Recently my ukulele friends and I ate at Technique, the resturant of Le Cordon Bleu Institute of Culinary Arts in Downtown Pittsburgh. The experience was truly memorable—the food was delicious and service was excellent. The ambiance was dream-like: soft colors, white tablecloths, white napkins, and white china. Gentle music served as the accompaniment to soft melodic conversations. Each course was beautifully presented. The wait staff was very professional, courteous, and attentive. Sorbet was served to cleanse our palate between courses. A three course lunch of appetizer, main course, and dessert was ten dollars with no tipping! My friends and I left Technique with the impression that this was the new standard for fine dining.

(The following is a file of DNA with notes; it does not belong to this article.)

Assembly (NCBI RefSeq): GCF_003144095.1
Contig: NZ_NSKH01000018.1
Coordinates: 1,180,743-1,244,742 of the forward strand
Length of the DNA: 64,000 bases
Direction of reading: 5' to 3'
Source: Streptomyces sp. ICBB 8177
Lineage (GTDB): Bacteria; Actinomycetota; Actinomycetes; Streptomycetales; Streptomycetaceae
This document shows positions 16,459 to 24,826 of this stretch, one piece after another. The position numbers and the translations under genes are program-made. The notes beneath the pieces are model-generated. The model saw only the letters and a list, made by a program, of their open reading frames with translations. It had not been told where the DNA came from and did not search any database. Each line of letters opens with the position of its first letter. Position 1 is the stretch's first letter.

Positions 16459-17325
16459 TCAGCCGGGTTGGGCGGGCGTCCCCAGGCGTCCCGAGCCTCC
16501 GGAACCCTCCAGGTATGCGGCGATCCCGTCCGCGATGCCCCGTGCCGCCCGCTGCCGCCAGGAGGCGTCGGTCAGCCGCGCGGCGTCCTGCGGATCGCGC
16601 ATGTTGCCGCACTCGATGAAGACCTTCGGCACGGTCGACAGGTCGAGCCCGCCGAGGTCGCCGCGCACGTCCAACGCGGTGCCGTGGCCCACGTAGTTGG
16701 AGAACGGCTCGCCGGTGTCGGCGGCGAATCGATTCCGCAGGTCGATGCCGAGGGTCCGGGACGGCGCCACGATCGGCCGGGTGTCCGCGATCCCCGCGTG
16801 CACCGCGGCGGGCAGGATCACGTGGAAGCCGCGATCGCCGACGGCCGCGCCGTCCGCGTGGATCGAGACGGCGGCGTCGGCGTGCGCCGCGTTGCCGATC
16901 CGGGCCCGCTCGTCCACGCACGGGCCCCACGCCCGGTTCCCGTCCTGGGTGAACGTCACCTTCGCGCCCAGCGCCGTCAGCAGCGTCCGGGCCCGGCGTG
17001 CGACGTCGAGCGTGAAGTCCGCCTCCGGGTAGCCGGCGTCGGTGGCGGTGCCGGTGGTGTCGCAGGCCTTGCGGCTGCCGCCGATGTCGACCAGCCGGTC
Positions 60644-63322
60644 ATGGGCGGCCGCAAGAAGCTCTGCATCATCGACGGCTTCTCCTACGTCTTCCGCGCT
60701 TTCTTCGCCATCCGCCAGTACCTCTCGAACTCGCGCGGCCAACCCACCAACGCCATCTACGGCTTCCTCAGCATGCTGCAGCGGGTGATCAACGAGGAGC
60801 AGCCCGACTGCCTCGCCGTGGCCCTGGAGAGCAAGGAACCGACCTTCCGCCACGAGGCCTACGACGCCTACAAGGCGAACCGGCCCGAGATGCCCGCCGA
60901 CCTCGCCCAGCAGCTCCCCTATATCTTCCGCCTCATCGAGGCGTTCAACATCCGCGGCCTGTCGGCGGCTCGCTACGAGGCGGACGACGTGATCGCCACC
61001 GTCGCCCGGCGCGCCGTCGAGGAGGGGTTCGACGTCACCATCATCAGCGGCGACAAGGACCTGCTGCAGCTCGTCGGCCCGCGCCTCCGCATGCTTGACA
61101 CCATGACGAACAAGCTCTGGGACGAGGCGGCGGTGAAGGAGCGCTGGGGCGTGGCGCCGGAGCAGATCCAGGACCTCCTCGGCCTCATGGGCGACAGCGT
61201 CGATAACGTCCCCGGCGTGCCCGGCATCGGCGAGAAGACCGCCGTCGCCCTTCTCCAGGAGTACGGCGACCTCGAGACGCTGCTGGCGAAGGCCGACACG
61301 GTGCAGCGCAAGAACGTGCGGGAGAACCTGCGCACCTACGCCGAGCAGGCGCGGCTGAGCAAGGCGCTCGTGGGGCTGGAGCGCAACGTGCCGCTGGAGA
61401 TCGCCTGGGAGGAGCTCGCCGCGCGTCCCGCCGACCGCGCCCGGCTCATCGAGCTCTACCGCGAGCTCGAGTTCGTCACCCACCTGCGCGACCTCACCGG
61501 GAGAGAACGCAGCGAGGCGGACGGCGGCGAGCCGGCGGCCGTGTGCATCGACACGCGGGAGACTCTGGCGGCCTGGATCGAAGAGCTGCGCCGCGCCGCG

A few of us in the group ordered avocado soup as our appetizer. As soon as a spoonful of this soup touched our lips, we knew we wanted the recipe. It was refreshing and light, yet full-bodied. It’s savoriness was actually sweet from all the inherent flavor of each vegetable. It was crunchy, yet smooth at the same time. We asked for the recipe but was only given a list of ingredients—no proportions. Each of us looked at the list and remarked, “The secret ingredient is missing. There’s more to this soup.”
After making this soup about four times, I was able to figure out the secret ingredient!